Beyonce to replace lyric on new album after facing backlash 4 months ago

Beyonce to replace lyric on new album after facing backlash

Only a month after Lizzo's controversy.

Only weeks after the controversy Lizzo faced in a similar situation, Beyonce has found herself facing a lot of backlash after the release of her latest album Renaissance.

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Prompting backlash from both fans and disability activists, Beyonce has said she will replace an offensive term she used in her new song Heated.

Co-written by Drake, the song includes an ableist slur and can be heard twice in the song, referring to someone with cerebral palsy - a condition that affects someone's muscle coordination.

Unlike Lizzo when she used the same slur in her song Grrrls, Beyonce failed to release an apology but her representatives have confirmed that the word was "not used intentionally in a harmful manner" and will be replaced.

In a statement to PA news agency, a spokesperson said: "The word, not used intentionally in a harmful manner, will be replaced in the lyrics."

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Speaking about the lyric change, UK disability equality charity Scope released a statement welcoming the news.

Scope's media manager Warren Kirwan said: "It's good Beyoncé has acted so swiftly after disabled people yet again called out this thoughtless lyric.

"There's a feeling of déjà vu, as it's just a few weeks since Lizzo also had to re-release a song after featuring the same offensive language.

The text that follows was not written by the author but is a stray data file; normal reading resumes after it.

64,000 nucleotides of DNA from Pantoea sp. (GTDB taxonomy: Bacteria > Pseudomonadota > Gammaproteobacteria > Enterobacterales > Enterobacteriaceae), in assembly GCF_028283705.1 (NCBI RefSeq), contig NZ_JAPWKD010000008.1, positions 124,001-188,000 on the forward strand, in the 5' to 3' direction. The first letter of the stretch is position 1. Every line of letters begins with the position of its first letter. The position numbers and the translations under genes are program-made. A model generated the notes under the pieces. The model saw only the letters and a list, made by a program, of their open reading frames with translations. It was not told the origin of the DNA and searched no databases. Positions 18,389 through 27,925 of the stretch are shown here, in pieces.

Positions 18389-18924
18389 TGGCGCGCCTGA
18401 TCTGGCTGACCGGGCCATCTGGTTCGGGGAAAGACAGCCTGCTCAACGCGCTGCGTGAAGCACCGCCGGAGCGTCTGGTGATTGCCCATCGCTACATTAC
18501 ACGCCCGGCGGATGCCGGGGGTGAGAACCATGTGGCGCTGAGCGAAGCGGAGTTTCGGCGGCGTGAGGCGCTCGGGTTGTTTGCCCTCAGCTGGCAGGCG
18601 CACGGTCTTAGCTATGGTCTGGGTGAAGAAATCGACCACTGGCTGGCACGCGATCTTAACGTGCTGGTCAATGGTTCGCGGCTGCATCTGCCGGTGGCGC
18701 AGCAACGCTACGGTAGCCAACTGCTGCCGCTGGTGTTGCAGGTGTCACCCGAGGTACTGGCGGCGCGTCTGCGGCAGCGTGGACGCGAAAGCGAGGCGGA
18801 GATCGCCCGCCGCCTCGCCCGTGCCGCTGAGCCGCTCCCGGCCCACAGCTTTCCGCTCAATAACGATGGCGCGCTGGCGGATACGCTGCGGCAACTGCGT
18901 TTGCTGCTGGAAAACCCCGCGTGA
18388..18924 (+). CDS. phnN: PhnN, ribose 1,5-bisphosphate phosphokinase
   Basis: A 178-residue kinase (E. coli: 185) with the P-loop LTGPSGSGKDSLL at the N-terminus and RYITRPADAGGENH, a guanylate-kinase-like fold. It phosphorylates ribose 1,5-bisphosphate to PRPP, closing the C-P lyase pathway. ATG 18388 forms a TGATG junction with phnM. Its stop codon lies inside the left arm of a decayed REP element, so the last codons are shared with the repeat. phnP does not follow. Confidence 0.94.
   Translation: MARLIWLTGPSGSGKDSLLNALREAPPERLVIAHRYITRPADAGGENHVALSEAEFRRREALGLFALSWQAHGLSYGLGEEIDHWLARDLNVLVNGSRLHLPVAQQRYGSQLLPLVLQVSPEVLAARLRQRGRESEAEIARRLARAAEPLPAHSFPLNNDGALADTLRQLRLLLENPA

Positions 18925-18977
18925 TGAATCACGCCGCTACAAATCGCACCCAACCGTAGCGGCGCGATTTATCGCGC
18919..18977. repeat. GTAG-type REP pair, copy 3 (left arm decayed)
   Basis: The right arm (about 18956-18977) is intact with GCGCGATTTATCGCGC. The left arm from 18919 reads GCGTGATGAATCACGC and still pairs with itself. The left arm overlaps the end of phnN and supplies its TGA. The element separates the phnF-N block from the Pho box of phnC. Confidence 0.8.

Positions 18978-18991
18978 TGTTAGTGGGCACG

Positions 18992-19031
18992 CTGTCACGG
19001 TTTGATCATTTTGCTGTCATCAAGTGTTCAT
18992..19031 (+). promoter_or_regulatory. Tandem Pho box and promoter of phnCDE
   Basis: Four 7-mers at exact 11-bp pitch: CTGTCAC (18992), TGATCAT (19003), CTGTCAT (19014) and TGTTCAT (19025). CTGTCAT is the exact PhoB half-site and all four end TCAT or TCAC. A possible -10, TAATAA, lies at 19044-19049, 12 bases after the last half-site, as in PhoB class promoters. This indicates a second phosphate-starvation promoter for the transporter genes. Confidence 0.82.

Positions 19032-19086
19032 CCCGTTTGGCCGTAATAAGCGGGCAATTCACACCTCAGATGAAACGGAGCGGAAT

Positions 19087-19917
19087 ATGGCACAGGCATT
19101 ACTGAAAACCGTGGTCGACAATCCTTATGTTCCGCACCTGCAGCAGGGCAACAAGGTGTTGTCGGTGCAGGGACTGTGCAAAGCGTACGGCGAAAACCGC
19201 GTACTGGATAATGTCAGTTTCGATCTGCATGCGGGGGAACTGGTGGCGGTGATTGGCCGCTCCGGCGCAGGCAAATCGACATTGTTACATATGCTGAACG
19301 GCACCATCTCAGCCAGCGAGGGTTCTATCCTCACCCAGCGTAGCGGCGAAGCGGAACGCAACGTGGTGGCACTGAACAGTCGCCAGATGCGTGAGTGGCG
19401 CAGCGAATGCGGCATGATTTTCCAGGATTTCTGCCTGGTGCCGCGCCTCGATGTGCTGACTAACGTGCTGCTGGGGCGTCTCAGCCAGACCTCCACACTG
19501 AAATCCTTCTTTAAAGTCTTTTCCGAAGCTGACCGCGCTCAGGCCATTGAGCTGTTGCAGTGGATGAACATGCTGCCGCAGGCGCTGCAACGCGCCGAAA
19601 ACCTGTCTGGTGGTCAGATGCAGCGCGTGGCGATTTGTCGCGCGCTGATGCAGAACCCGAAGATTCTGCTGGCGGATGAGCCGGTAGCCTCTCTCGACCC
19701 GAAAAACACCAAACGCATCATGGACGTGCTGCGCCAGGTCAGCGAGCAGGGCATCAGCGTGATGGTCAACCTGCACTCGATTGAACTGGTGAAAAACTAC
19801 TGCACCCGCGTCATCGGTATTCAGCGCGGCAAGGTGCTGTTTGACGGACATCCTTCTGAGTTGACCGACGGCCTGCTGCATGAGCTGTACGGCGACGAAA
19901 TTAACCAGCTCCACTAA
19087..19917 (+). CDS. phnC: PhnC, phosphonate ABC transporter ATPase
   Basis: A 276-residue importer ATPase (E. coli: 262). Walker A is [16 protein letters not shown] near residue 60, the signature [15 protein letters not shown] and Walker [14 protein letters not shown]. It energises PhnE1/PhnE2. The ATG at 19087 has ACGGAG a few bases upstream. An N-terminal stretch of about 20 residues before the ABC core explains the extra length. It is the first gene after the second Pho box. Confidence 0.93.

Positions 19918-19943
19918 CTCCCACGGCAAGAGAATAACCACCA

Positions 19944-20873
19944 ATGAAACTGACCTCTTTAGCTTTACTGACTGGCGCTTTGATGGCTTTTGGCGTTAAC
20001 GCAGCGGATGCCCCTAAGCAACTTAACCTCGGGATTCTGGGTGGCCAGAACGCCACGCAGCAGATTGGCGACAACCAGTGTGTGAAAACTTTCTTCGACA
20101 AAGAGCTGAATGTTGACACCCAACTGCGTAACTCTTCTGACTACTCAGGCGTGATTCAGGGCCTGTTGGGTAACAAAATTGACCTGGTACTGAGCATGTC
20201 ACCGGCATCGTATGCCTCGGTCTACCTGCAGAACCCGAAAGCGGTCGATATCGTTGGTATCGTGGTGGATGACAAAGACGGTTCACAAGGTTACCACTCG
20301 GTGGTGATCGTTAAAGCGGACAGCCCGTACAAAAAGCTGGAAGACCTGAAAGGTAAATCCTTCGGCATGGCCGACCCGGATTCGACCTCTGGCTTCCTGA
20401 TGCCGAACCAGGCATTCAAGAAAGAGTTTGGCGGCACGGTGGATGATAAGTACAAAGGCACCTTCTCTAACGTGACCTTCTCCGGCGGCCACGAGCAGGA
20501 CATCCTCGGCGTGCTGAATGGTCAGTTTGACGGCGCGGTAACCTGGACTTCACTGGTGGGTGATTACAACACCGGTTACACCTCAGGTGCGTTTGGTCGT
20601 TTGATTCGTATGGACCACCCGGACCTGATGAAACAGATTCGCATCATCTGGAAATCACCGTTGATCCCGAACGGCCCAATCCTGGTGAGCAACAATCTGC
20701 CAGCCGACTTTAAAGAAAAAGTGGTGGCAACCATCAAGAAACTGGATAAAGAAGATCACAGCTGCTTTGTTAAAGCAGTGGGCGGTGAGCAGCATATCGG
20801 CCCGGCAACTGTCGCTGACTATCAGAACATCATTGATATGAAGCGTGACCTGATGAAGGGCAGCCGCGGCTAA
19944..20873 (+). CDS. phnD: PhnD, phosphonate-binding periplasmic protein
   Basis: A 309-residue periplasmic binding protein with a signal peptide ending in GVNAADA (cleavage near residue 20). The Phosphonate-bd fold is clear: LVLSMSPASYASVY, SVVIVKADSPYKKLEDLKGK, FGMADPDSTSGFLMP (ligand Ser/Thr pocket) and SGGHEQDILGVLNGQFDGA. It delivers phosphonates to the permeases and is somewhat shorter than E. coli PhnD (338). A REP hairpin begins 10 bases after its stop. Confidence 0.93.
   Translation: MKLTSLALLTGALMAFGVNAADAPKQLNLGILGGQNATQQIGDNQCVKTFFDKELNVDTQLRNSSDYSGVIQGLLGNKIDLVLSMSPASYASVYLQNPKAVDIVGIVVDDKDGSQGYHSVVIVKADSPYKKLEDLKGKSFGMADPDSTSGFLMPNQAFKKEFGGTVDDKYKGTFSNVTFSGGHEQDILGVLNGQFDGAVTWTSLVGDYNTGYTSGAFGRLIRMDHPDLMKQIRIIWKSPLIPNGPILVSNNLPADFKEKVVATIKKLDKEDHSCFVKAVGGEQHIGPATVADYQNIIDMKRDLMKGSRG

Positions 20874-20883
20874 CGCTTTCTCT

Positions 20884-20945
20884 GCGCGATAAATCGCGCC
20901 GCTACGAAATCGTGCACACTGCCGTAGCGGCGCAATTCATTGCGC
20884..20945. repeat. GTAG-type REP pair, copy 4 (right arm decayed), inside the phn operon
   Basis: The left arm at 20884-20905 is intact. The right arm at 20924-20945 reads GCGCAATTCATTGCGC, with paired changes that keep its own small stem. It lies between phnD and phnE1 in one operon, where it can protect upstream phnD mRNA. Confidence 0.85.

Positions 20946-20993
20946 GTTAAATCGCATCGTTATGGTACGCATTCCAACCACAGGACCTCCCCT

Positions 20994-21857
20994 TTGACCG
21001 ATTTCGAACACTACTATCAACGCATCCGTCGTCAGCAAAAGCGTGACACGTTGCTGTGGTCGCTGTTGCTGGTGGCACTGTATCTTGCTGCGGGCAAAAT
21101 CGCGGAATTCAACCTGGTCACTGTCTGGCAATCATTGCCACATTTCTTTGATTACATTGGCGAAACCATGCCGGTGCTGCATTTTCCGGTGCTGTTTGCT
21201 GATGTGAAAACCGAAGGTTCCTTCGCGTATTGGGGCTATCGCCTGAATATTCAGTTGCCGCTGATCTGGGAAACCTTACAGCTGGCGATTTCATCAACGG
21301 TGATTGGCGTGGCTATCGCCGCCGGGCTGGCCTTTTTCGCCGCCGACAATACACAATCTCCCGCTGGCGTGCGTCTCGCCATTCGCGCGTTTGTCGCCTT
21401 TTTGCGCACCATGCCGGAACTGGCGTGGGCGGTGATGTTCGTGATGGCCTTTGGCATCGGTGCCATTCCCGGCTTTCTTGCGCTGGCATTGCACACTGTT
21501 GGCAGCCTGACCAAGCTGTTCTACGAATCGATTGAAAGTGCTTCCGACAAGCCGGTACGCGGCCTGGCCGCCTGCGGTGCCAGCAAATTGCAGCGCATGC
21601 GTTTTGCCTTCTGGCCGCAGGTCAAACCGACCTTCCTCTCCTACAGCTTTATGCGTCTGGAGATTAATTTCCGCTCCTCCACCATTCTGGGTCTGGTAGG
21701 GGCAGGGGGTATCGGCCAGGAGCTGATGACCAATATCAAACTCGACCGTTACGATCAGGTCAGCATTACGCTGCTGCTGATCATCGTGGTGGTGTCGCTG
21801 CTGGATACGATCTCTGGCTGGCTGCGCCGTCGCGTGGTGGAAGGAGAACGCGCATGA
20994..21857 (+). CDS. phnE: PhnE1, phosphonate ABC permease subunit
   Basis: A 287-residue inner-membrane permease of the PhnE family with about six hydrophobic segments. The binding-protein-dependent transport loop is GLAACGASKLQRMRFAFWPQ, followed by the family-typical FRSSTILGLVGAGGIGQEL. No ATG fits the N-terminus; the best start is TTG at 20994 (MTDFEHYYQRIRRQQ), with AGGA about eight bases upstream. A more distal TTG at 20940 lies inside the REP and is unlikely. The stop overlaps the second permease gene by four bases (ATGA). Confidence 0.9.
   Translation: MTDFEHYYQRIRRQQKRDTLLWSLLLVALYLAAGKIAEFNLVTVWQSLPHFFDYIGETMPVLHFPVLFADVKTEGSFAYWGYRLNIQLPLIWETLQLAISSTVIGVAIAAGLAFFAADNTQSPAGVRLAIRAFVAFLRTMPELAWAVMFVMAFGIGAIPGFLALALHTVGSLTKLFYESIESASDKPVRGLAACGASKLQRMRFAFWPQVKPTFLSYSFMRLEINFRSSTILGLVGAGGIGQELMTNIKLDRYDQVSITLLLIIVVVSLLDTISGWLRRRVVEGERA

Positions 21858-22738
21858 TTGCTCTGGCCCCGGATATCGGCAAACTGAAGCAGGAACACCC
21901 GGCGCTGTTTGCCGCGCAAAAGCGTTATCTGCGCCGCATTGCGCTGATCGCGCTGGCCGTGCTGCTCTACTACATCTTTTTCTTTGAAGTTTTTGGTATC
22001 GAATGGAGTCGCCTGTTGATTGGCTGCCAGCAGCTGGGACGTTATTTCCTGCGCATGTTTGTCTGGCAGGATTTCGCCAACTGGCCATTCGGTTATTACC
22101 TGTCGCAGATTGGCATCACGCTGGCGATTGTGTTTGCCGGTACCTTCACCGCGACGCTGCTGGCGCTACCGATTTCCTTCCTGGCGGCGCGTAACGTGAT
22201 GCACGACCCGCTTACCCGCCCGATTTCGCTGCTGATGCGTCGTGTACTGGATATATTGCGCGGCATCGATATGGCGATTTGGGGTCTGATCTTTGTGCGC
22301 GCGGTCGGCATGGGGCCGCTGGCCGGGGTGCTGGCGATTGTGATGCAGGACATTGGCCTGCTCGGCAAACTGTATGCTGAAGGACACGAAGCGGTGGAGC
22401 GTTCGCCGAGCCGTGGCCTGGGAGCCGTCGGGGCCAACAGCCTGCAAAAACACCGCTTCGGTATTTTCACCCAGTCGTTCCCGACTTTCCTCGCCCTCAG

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"We hope this is the last time we see this kind of thing from anyone, let alone musicians with massive global influence.

"Everyone has a role to play by speaking out when they hear offensive language being used to refer to disabled people."

Lizzo found herself in a similar situation last month after the release of Grrrls, with various disability charities and disabled content creators calling her out on the lyric, with many US-based creators actually saying the word wasn't a slur there.

Almost immediately after the song began getting backlash, Lizzo got wind of it. Grrrls was released on June 10th and by June 13th, she had apologised and announced a new version was on the way.

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Within three days, she had made things right. It took three days for Lizzo to publically condemn her own actions and own up to what she had done, even though she only learned, herself, it was an offensive term.